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NASA's Commercial Partners Continue Progress on New Space Stations
Starlab, a station being developed by Voyager Space's Exploration Segment, being developed under a Space Act Agreement in 2021 recently completed three milestones: a system definition review and the initiation of two pairs of milestones for an optical link demonstration and alternative urine processor demonstration.
NASA's Commercial Partners Continue Progress on New Space Stations
by Staff Writers
Washington DC (SPX) Dec 13, 2023

Three NASA-funded commercial space station partners are on track for the design and development of their orbital destinations and the transition of agency's low Earth orbit needs from the International Space Station.

"We are ending the year on a high note with multiple important milestones being completed by our partners," said Angela Hart, manager of the Commercial Low Earth Orbit Development Program at NASA Johnson Space Center in Houston. "Over the past few months, we have been able to dig into the details of the specific hardware and processes of these stations and are moving forward to multiple comprehensive design reviews next year."

Axiom Space
Axiom Space, which holds a firm-fixed price, indefinite-delivery, indefinite-quantity contract with NASA, is on schedule to launch and attach its first module, named Axiom Hab One, to the International Space Station in 2026. A total of four modules are planned for the Axiom Commercial Segment attached to the station. After the space station's retirement, the Axiom Commercial Segment will separate and become a free-flying commercial destination named Axiom Station.

The hatches of the Axiom Hab One module are fabricated and prepared to undergo pressure testing to ensure a strong enough seal to withstand the vacuum of space. Manufacturing of the Axiom Hab One module is underway, and the critical design review will occur in 2024. During this review, NASA will assess the maturity of the Axiom Space design and provide feedback necessary to ensure safe operations when it is attached to the International Space Station.

Orbital Reef
Blue Origin, which NASA awarded a Space Act Agreement in 2021 to develop a free-flying space station named Orbital Reef, recently completed tests for a window system and a structural demonstration.

For the structural test, Blue Origin used a prototype of their space station's main module, called the Core, to demonstrate the manufacturing processes required to build the final pressurized modules of the station. The test supports validation of the structural models and analytical tools for the Core's structural design.

The International Space Station's cupola, a room with seven windows overlooking the Earth, is the cornerstone of crewed missions for both research and astronaut morale. Orbital Reef will incorporate multiple windows on its Core, with each window spanning about twice the size of a car windshield. For the window test, Blue Origin evaluated the window integration structure design concept and its performance against the pressures and temperatures the windows will be exposed to while in orbit.

NASA also awarded Starlab, a station being developed by Voyager Space's Exploration Segment, a Space Act Agreement in 2021. Voyager Space recently announced a partnership with Airbus and Northrop Grumman. Voyager's Exploration Segment, which includes Nanoracks, recently completed three milestones: a system definition review and the initiation of two pairs of milestones for an optical link demonstration and alternative urine processor demonstration.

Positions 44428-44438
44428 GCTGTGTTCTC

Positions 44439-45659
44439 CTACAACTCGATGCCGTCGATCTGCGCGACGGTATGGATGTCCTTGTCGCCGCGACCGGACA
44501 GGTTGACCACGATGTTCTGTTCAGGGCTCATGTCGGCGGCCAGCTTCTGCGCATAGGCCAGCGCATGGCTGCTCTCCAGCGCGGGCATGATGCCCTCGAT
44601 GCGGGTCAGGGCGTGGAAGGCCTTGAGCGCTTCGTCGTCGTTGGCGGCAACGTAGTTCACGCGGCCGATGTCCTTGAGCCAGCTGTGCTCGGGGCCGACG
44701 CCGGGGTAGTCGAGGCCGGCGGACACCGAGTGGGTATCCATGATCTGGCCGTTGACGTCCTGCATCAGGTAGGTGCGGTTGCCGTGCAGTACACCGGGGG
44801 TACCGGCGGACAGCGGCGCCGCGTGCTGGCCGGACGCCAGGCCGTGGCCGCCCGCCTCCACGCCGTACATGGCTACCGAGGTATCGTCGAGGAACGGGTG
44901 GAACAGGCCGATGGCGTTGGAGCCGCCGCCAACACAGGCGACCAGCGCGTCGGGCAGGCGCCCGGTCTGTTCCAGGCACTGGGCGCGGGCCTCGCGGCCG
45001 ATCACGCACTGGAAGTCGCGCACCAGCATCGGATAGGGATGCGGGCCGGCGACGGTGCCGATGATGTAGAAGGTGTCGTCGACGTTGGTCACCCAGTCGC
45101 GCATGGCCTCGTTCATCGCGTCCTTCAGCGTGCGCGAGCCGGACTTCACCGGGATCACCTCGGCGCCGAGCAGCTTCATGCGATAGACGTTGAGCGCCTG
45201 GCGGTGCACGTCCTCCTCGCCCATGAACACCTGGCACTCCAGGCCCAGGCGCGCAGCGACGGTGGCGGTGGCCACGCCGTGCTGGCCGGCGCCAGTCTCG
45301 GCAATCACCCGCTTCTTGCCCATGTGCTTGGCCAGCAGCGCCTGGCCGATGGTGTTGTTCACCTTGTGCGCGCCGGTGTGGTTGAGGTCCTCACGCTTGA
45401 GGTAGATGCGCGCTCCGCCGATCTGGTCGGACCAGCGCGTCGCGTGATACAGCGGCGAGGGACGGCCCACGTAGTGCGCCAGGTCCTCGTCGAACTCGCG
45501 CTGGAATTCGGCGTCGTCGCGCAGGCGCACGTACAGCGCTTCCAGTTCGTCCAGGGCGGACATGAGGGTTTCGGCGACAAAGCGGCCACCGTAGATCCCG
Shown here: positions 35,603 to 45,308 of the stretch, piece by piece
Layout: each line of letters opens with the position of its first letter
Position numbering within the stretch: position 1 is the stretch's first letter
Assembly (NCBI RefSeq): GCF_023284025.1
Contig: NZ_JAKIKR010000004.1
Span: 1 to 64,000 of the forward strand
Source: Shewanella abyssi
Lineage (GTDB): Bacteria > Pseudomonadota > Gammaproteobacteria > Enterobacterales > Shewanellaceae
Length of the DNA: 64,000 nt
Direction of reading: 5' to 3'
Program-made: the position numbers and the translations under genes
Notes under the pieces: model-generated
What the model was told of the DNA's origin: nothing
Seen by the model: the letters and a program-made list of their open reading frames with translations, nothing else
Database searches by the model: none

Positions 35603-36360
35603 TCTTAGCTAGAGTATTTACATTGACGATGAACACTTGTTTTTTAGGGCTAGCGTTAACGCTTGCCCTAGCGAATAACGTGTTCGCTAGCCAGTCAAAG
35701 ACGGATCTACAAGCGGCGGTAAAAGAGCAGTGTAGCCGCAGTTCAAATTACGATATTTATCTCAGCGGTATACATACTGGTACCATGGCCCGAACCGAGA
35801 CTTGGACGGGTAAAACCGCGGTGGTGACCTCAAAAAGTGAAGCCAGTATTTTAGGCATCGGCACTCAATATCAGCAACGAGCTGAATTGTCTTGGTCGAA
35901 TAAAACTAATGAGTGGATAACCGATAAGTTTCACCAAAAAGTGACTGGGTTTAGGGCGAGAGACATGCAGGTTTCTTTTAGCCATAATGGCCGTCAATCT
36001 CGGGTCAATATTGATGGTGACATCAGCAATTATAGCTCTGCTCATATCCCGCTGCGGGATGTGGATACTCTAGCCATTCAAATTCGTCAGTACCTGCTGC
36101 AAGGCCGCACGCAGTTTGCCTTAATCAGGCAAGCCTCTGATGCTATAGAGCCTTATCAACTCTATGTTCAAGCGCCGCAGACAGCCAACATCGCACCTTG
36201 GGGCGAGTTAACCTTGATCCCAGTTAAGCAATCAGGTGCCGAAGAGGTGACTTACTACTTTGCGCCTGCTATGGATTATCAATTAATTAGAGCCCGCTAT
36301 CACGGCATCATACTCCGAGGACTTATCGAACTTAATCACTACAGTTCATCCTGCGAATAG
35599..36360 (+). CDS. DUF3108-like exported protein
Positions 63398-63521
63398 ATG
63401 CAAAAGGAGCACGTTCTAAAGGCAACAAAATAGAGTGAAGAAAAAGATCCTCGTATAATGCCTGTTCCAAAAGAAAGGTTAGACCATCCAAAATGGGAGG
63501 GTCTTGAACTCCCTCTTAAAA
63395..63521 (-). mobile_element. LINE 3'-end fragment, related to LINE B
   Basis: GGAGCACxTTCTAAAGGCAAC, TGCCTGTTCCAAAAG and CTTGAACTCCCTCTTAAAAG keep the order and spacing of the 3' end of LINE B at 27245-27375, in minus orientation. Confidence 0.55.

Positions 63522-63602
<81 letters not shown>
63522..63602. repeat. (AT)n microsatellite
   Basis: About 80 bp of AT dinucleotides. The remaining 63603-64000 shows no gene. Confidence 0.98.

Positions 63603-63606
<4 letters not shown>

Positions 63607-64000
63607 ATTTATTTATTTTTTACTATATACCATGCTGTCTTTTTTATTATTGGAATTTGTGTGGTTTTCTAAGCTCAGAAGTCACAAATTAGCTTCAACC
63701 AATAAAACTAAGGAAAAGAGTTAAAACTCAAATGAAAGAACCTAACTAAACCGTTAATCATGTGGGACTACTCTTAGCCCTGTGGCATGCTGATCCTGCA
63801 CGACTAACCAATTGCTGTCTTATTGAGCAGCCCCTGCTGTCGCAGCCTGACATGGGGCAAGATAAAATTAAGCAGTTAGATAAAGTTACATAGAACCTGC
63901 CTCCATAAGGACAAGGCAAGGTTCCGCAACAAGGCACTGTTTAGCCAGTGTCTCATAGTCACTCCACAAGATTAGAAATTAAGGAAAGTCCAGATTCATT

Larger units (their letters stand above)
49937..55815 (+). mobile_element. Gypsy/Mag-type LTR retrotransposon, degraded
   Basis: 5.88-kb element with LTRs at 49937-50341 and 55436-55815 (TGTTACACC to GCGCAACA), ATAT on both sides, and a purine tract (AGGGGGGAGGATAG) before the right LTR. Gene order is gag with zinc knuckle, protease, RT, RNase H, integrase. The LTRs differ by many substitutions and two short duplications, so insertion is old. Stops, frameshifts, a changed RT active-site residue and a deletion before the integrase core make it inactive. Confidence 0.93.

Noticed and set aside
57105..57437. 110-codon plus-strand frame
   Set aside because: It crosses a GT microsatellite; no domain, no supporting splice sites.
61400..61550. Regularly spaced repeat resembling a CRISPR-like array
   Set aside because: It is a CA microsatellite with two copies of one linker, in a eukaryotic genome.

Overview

Free-space optical, also called laser communications, allows for higher data rates and more energy-efficient communications than radio frequency communication systems. A major goal of the optical communication demonstration is to conduct testing from the International Space Station to the ground to establish the capabilities needed for Starlab. This initial milestone, within the optical link demonstration milestone pair scope, validated the Starlab testing plan. The optical link is planning to be tested next on the International Space Station.

As on the International Space Station, Starlab will recover purified water from urine to reduce water needed to resupply the station. Starlab will test an alternative urine processor under realistic operating conditions to validate functional performance and reduce implementation risk. Similar to the optical link demonstration, the processor demonstration is divided into a pair of milestones, with this initial completed milestone validating the testing plan.

Starlab's third recently completed milestone was a system definition review. Teams examined how NASA's potential commercial space station requirements aligned to the functional areas of the Starlab system to define the space station architecture. The completion of this milestone initiated preparations for the next step in the comprehensive review process, the preliminary design review.

NASA is working closely with commercial companies to develop new space stations capable of providing services to NASA and others, which will ensure that the U.S. maintains a continuous human presence in low Earth orbit and provides direct benefits for people on Earth. Leading into NASA's future procurement for commercial low Earth orbit services, the agency recently released its third request for information.

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